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Violence

How we’re fighting conflict and fragility where poverty is deepest

Sri Mulyani Indrawati's picture

View from cave, Mali. © Curt Carnemark/World Bank

For the first time in history, the number of people living in extreme poverty has fallen below 10%. The world has never been as ambitious about development as it is today. After adopting the Sustainable Development Goals and signing the Paris climate deal at the end of 2015, the global community is now looking into the best and most effective ways of reaching these milestones. In this five-part series I will discuss what the World Bank Group is doing and what we are planning to do in key areas that are critical for ending poverty by 2030:
good governance, gender equality, conflict and fragility, creating jobs, and, finally, preventing and adapting to climate change.
 
By 2030, more than half of the world’s poorest people will live in very poor countries that are fragile, affected by conflict, or experience high levels of violence
 
These are places where governments cannot adequately provide even basic services and security, where economic activity is paralyzed and where development is the most difficult.  It is also where poverty is deepest. The problems these countries face don’t respect borders. About half of the world’s 20 million refugees are from poor countries. Many more are displaced within their own country.

Ending poverty means closing the gaps between women and men

Sri Mulyani Indrawati's picture

A woman in a Niger village cooks for her family. Photo © Stephan Gladieu/World Bank

For the first time in history, the number of people living in extreme poverty has fallen below 10%. The world has never been as ambitious about development as it is today. After adopting the Sustainable Development Goals and signing the Paris climate deal at the end of 2015, the global community is now looking into the best and most effective ways of reaching these milestones. In this five-part series I will discuss what the World Bank Group is doing and what we are planning to do in key areas that are critical for ending poverty by 2030: good governance, gender equality, conflict and fragility, creating jobs, and, finally, preventing and adapting to climate change.

The world is a better place for women and girls in 2016 than even a decade ago. But not for everyone, and definitely not everywhere: This is especially true in the world’s poorest, most fragile countries.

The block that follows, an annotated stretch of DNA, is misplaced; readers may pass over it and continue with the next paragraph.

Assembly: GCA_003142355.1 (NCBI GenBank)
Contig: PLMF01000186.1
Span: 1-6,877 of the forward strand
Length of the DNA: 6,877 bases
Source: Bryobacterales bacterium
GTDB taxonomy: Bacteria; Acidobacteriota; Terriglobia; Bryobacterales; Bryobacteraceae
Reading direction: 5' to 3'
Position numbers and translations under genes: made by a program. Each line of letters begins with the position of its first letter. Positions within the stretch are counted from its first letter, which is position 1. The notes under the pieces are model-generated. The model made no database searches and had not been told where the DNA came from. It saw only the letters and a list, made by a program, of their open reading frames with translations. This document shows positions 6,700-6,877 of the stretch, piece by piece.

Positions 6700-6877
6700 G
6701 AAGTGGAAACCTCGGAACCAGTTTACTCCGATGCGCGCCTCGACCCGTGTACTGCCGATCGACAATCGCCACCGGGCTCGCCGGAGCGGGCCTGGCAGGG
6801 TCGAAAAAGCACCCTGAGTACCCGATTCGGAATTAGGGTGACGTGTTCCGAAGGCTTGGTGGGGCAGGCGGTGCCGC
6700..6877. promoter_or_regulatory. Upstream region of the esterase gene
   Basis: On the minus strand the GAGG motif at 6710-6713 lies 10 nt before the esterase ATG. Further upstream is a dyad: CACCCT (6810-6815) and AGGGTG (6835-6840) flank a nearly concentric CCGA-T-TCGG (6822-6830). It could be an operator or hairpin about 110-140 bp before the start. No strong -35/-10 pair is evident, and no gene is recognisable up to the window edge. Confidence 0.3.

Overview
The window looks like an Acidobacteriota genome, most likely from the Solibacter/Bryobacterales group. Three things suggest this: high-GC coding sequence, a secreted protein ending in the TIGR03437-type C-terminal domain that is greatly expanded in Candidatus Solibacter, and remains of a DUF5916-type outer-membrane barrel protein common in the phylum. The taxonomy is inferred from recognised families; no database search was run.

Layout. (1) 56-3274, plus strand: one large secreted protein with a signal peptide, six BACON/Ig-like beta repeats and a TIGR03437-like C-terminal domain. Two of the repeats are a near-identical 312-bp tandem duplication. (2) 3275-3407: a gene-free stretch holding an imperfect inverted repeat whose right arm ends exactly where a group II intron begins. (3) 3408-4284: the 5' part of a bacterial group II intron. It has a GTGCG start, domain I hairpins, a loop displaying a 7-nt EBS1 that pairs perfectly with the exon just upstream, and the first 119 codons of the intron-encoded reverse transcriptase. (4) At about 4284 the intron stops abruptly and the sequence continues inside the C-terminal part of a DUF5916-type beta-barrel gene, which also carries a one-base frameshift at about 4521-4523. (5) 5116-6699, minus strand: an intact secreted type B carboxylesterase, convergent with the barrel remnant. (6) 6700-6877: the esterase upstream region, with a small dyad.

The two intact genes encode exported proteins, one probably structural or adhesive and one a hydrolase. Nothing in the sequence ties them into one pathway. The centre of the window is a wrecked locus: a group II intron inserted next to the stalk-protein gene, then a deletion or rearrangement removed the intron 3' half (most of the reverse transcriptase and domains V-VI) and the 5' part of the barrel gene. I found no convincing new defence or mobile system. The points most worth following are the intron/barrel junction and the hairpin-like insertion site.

It’s also particularly true regarding women’s economic opportunities. Gender gaps in employment, business, and access to finance hold back not just individuals but whole economies—at a time when we sorely need to boost growth and create new jobs globally.

The other refugee crisis

Alys Willman's picture
Photo credit: "Children on the Run" report by UNHCR

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It’s not just war that sends people into exile.

A young friend of mine grew up in Honduras. As he grew from boy to teenager, he inevitably drew the attention of the local street gangs. He managed to avoid getting caught up with them by coming directly home from school every day, and staying inside with his grandmother until school started again the next morning. 

From the US, his mother, who had left Honduras to find work as a nanny when he was only three years old, Skyped with him daily. She debated about whether to send for him. Many of her friends had done this, only to lose their children to the same gangs that were trying to recruit them in Honduras, or to jail.

5 lessons learned to take action for peaceful and inclusive societies

Rediet Yibekal Wegayehu's picture
Syrian refugees, Ali and his daughter, Cham are waiting to see a nurse at
the Howard Karagheusian primary health care center, in Beirut, Lebanon.

This year’s Fragility Forum themed Take Action for Peaceful and Inclusive Societies was held at a time when the plight of millions of forcibly displaced people and growing violent extremism shows real urgency. The 70 plus sessions touched on so many intersections of development, peacebuilding and governance and recurring themes from how to strengthen the global response to forced displacement; to exploring next generation technology; to ending poverty in fragile settings. The following are my key takeaways.